So as should surprise no-one, I’ve been doing a lot of work with TerraForm lately, and I’m a huge fan of it in general. Recently doing a post talking about the basics of modules. (which can be found here).
But one common question I’ve gotten a lot of is how to go about Learning TerraForm. Where do I start? So I wanted to do a post gathering some education resources to help.
First for the what is TerraForm, TerraForm is an open source product, created by HashiCorp which enables infrastructure-as-code, specifically designed to be cloud vendor agnostic. If you want to learn the basics, I recommend this video I did with Steve Michelotti about TerraForm and Azure Government:
But more than that, the question becomes how do I go about learning TerraForm. The first part is configuring your machine, and for that you can find a blog post I did here. There are somethings you need to do to setup your environment for terraform, and without any guidance it can be confusing.
But once you know what TerraForm is, the question becomes, how do I learn about / how to use it?
- TerraForm – Learn : HashiCorp does provide a site that has several tutorials that walk you through the basics of TerraForm with a lot of code samples.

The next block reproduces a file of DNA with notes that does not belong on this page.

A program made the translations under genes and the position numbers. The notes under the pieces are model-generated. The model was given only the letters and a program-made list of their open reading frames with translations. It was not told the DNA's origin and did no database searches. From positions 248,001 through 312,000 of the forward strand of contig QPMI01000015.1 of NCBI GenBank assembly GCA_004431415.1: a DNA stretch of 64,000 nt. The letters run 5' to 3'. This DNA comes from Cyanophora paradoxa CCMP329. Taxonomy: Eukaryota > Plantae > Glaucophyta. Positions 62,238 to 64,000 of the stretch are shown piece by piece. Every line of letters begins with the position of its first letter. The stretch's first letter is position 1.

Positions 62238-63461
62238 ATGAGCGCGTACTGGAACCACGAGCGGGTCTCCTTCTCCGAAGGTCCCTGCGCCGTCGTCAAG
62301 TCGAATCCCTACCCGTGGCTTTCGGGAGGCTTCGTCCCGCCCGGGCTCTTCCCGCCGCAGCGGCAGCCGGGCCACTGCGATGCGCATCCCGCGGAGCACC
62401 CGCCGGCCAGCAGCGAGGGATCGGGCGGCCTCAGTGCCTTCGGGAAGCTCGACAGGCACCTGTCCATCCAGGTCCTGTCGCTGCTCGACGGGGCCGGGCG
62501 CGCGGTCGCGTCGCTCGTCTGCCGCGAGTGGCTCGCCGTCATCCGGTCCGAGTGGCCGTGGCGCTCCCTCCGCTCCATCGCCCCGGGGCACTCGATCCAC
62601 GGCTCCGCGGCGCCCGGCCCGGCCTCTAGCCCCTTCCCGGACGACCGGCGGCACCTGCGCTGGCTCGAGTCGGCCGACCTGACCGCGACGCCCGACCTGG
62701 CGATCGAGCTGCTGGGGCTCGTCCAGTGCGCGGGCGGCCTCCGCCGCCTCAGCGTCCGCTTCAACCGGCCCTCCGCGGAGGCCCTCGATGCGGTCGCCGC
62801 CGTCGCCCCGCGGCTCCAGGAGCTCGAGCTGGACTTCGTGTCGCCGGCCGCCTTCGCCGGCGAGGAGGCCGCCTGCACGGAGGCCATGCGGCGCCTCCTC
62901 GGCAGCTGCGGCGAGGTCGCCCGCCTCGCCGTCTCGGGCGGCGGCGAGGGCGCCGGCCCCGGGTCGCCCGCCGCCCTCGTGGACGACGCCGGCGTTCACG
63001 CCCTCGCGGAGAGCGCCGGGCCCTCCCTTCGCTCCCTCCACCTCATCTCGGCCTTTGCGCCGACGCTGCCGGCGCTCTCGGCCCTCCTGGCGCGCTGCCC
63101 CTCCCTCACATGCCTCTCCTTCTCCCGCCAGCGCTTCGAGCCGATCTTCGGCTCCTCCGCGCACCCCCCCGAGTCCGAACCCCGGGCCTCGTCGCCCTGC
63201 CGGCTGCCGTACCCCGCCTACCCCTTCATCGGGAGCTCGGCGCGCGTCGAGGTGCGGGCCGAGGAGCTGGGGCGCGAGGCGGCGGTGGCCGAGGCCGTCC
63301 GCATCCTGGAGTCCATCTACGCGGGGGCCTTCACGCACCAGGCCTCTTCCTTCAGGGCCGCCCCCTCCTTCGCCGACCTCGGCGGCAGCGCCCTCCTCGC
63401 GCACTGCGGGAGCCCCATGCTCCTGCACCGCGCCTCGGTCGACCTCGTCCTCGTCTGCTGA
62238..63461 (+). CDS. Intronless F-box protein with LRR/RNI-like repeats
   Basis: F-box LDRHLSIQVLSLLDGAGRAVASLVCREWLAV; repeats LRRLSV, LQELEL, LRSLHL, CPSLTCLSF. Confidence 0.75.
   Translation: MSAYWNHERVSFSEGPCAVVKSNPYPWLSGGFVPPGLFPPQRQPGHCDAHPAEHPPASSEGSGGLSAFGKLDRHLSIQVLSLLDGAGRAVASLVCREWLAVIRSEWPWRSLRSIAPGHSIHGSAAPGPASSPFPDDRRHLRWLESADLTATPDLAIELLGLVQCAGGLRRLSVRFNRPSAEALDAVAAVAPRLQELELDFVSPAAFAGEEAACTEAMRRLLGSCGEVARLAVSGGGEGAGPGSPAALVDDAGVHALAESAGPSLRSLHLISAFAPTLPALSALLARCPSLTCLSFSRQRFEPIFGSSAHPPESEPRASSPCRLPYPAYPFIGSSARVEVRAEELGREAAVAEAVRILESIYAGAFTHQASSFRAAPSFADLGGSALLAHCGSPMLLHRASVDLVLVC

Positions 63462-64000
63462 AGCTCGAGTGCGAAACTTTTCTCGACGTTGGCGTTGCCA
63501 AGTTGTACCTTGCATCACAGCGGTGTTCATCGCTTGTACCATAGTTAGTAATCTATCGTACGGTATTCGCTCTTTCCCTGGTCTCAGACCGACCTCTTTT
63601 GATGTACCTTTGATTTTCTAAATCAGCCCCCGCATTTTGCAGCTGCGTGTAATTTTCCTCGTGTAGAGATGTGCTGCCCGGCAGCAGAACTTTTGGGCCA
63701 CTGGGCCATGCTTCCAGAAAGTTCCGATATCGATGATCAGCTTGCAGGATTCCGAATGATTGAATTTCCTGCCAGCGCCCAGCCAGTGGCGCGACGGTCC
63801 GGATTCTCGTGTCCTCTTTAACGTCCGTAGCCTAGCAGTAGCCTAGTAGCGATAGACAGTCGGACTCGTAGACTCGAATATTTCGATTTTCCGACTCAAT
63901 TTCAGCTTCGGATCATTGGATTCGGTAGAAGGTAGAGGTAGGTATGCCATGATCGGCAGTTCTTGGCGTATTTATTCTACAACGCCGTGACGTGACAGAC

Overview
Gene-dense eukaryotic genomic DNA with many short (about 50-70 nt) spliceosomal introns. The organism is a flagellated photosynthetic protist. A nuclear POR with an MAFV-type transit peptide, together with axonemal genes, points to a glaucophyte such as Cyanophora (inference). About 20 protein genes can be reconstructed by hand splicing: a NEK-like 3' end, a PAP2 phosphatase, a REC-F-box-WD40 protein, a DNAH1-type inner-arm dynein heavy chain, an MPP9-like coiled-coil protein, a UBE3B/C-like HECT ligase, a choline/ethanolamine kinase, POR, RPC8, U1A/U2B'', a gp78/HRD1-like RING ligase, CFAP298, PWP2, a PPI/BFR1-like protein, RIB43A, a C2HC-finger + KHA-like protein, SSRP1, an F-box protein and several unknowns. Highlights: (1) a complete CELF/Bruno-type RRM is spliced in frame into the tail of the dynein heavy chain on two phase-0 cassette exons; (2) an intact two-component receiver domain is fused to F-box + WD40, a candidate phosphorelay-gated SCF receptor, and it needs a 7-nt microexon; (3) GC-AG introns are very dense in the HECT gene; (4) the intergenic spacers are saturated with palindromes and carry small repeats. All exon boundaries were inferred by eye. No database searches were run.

- Azure Fridays : A video with Scott Hanselman about the key elements of TerraForm.
- Deploying Infrastructure with TerraForm : A good video talking about the specifics of deploying infrastructure with TerraForm.
- Securing the state file with TerraForm : A key part of doing TerraForm development is managing state, and its important to do this securely and here’s a video on how to do so.
Outside of these, what I recommend is using the module registry, so one of the biggest strengths of TerraForm is a public module repository that allows you to see re-usable code written by others. I highly recommend this as a great way to see working code and play around with it. Here’s the public module registry.
So that’s a list of some resources to get you started on learning TerraForm, obviously there are also classes by PluralSight, Udemy, and Lynda. But I’ve not leveraged those, if you are a fan of structured class settings, those would be good places to start.